IOP treatment traditionally lasts 2 to 5 hours per day (specific to the needs of each patient) up to 5 days a week. This level of care typically is deemed appropriate for patients who are medically stable, display improved motivation, display increased autonomy and confidence, and can reduce compensatory behaviors without the assistance of constant supervision.

Lastly, routine outpatient care is most always recommended following any treatment discussed previously and can be utilized for much longer periods of time. Outpatient care typically includes a mental health professional, medical professional, and dietician/nutritionist. The recent uptrend in telehealth/virtual treatment settings also allows for more flexibility regarding patient care and willingness.

Due to the pervasiveness and intrusiveness of EDs, it is most common to complete care in a stepwise fashion, beginning with higher levels of care and methodically “stepping down” in care after treatment goals have been met. If feasible, care coordination is encouraged to continue through outpatient providers during the patient’s treatment stay. Consistent communication and tracking may prove advantageous for coordination when outpatient treatment is resumed following inpatient, residential, or PHP/IOP treatment.

When the discussion of treatment initiation occurs, it is imperative to provide a sense of validation and support to the patient, as treatment for EDs can elicit feelings of fear or failure, which have been shown to intensify comorbid symptoms. Although we would like each patient to maintain a sense of control over their care options, it is also important to keep in mind other factors such as severity and duration of their presentation, comorbidities (both medical and psychiatric), readiness, and financial responsibility/insurance coverages. These considerations, among others, encompass treatment criteria that can be specific to each institution and insurance company. To reduce arbitrary guidelines, the American Psychiatric Association developed thorough level-of-care guidelines for practitioners.13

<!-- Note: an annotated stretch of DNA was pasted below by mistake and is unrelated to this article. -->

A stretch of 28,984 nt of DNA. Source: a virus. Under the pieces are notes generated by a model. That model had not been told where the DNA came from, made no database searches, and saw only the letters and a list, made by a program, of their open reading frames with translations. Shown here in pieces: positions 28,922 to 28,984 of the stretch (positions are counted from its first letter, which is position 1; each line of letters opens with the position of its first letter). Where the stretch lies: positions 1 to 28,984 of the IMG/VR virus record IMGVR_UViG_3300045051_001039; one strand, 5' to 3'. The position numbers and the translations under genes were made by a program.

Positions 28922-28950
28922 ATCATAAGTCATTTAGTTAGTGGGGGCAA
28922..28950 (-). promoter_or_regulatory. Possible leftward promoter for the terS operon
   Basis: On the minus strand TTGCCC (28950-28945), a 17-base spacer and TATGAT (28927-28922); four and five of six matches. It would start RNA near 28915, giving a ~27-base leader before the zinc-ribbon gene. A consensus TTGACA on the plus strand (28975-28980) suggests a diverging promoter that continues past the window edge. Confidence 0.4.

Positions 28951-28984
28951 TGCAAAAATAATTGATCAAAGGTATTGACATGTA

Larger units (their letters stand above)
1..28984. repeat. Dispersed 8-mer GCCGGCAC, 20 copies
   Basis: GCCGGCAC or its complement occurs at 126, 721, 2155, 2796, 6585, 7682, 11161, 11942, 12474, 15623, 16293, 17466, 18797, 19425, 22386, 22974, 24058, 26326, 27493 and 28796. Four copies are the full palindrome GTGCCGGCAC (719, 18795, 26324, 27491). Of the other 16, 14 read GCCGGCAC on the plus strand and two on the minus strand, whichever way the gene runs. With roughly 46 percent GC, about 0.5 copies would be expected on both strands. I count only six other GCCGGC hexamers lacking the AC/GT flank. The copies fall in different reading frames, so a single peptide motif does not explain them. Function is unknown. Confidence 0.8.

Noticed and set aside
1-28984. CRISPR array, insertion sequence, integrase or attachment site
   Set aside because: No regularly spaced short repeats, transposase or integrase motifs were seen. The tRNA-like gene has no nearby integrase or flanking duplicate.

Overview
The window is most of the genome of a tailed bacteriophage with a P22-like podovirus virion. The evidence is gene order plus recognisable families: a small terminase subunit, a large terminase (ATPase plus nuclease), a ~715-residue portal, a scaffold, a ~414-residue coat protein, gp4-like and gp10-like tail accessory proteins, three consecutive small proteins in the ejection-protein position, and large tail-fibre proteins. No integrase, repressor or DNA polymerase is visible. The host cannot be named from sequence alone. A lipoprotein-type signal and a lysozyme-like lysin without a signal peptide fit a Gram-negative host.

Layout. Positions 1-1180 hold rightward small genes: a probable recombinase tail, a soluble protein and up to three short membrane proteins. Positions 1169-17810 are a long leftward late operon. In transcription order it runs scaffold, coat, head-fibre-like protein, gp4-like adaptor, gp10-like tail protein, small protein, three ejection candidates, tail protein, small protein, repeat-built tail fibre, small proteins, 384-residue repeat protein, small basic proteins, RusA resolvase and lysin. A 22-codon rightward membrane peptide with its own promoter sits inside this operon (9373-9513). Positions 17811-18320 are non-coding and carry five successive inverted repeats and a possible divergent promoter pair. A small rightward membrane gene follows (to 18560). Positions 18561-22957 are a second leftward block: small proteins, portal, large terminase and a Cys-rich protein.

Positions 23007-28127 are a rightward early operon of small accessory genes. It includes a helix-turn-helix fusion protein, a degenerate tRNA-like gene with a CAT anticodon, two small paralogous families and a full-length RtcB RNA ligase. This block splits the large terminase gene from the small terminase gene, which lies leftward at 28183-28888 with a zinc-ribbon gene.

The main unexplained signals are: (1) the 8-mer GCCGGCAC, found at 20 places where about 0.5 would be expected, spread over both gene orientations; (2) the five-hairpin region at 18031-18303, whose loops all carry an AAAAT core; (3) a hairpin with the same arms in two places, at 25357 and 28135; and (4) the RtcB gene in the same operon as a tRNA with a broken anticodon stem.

Concluding Thoughts

Many patients diagnosed with BN will require some combination of treatment and would benefit from ongoing subacute care with a well-established interdisciplinary team (ie, psychiatric, therapeutic, medical, and dietary professionals). Research demonstrates that prognosis improves greatly when practitioners can diagnose and treat promptly—at the first signs of BN. Longitudinal outcome data indicate 45% to 50% of patients show full recovery from BN, with patients diagnosed during the first 4 years of their symptomatology achieving better results. Moreover, recovery from BN does not typically occur in a linear fashion, with longitudinal studies reporting multiple treatment initiations being commonplace.14,15 Consistent communication and treatment planning can bolster a sense of support and provide a stable foundation to treat BN.